I chose “Hood” for its suggestions of hooded, undercover, hard to know.

How surprised would your teenage reader self be by this novel?

She would love the cover art’s evocation of a handsome school and bright fall weather. She would read the jacket copy and think, “Oh, good. It’s about friends who last for decades and who are both writers.” The two things she wants most are to be a writer and have a long-lasting friend.

Do you find it harder to write beginnings or endings?

Endings often lead me down false paths or baffle me or I shortchange them. My agent and my editor have steered me more than once out of unsatisfactory or inconclusive endings.

I can be rapturous about beginnings. I see them in detail. With Old Lovegood Girls, I knew they would meet in the room they were to share at the college. At first I had Feron enter and discover Merry checking herself in the mirror. But that’s something I might do, it’s not Merry’s style. I changed it so that Merry is looking out of the dorm window, figuring out where her home is. Her little brother, knowing she suffers acutely from homesickness, has lent her his precious Army compass and taught her how to take bearings so she will always know where she is in relation to her home.

I knew that the book would end with the death of one friend and I knew which one it would be, but meanwhile I had to discover what it was that made each one essential to the other during the course of those many years.

Do you see much of yourself in your characters? Or are they a world apart?

Many of my novels got their start from a personal story, but they usually transform themselves into imagined story by the end. Others, especially the later-in-life novels, are imagined from the start: Flora (2013), Grief Cottage (2018). They are completely about other people.

Old Lovegood Girls was deeply influenced by a real junior college I went to, by the mood and essence of the place.
In hallowed halls removed from strife
Where they may seek the mental life
As it is sung in the novel’s school pageant. Since I was there, at the real place, much (except for the Greek columns on the original building) has changed. It is a co-ed university of many buildings now, complete with a new name.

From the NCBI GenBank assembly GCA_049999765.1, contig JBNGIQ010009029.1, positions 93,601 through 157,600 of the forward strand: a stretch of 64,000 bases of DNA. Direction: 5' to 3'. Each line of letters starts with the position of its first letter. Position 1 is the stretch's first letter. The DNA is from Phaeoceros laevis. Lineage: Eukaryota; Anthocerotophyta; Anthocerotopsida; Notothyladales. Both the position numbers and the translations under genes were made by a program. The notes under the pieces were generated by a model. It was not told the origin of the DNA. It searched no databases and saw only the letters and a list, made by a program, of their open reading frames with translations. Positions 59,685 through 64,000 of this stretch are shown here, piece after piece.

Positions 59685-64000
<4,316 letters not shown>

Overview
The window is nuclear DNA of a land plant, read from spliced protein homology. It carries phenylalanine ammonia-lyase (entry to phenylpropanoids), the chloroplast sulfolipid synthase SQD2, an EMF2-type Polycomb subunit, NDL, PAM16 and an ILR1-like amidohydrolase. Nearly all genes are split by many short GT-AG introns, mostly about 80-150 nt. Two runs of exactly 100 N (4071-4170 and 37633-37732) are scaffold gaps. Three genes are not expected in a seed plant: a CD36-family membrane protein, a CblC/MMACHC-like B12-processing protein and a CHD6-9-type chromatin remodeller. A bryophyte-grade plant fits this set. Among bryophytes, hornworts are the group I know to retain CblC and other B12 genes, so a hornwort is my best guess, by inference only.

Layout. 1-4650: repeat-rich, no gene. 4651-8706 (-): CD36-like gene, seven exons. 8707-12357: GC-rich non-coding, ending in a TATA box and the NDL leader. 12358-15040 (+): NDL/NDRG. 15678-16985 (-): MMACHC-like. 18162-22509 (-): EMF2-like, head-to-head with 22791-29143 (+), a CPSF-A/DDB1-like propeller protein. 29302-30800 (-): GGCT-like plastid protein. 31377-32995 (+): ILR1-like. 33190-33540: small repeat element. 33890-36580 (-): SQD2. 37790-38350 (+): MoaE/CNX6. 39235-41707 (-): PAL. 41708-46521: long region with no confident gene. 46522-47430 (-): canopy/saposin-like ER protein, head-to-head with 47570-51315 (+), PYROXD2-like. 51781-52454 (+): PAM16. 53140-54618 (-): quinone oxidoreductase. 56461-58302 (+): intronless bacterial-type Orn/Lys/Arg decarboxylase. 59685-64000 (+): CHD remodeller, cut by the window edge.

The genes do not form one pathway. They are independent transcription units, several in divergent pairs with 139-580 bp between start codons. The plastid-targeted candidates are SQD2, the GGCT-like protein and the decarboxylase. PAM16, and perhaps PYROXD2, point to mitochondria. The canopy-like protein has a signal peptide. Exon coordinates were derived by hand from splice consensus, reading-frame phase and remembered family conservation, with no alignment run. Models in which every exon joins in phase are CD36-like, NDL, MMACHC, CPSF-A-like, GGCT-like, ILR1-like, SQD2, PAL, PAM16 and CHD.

The two girls, Feron and Merry, are based on nobody. Though I am more of a Feron than a Merry.

What non-literary inspirations have influenced your writing?

Personal experiences, family matters, slippery moral dilemmas, “what if?” musings. Once I dreamed the opening words of a novel, The Finishing School (1984.) That novel was also influenced by an upstate NY farming community, to which I had recently relocated. I moved my characters into the 250 year old Dutch farmhouse I was renting at the time, put in a grand piano, and lived the whole novel in a sort of waking dream.

The prod that sparked Old Lovegood Girls was the 1943 movie Old Acquaintance. Two longtime friends become writers. The Bette Davis one is the dedicated artist and well- respected writer. The Miriam Hopkins one, married with a family, becomes envious of her childhood friend and decides to “be a writer” herself. She becomes a huge commercial success. The movie was reimagined in 1981 as Rich and Famous, with Jacqueline Bisset as the serious writer and Candice Bergen as the splashy one. I was unsatisfied with the either/or dichotomy. I wanted to imagine two lifetime friends, both writers, not in competition, because as competitive Feron remarks, “How can it be a competition when only one person is competitive?” Before I was done with my drafts and revisions, I had written a moral tale as well, about values, memories, and secrets.
Visit Gail Godwin's website.

--Marshal Zeringue